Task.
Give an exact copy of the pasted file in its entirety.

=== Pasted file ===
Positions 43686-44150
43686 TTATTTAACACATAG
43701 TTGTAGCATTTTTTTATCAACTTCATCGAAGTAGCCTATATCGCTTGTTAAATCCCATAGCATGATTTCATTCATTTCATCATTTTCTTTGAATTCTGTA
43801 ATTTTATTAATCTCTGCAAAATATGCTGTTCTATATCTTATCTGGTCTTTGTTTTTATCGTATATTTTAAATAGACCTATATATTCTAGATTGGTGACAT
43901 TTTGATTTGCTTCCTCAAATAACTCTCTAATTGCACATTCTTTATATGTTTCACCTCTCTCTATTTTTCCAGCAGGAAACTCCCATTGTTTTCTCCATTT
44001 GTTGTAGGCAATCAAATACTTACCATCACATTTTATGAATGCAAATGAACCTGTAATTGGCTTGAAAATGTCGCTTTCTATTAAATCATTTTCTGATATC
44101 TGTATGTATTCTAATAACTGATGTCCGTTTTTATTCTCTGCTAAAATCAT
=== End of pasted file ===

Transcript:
Positions 43686-44150
43686 TTATTTAACACATAG
43701 TTGTAGCATTTTTTTATCAACTTCATCGAAGTAGCCTATATCGCTTGTTAAATCCCATAGCATGATTTCATTCATTTCATCATTTTCTTTGAATTCTGTA
43801 ATTTTATTAATCTCTGCAAAATATGCTGTTCTATATCTTATCTGGTCTTTGTTTTTATCGTATATTTTAAATAGACCTATATATTCTAGATTGGTGACAT
43901 TTTGATTTGCTTCCTCAAATAACTCTCTAATTGCACATTCTTTATATGTTTCACCTCTCTCTATTTTTCCAGCAGGAAACTCCCATTGTTTTCTCCATTT
44001 GTTGTAGGCAATCAAATACTTACCATCACATTTTATGAATGCAAATGAACCTGTAATTGGCTTGAAAATGTCGCTTTCTATTAAATCATTTTCTGATATC
44101 TGTATGTATTCTAATAACTGATGTCCGTTTTTATTCTCTGCTAAAATCAT